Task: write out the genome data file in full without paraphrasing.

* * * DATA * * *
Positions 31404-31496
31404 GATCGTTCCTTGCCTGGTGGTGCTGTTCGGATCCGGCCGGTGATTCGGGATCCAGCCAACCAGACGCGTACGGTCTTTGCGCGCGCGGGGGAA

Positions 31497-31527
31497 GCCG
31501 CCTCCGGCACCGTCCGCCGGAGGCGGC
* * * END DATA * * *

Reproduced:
Positions 31404-31496
31404 GATCGTTCCTTGCCTGGTGGTGCTGTTCGGATCCGGCCGGTGATTCGGGATCCAGCCAACCAGACGCGTACGGTCTTTGCGCGCGCGGGGGAA

Positions 31497-31527
31497 GCCG
31501 CCTCCGGCACCGTCCGCCGGAGGCGGC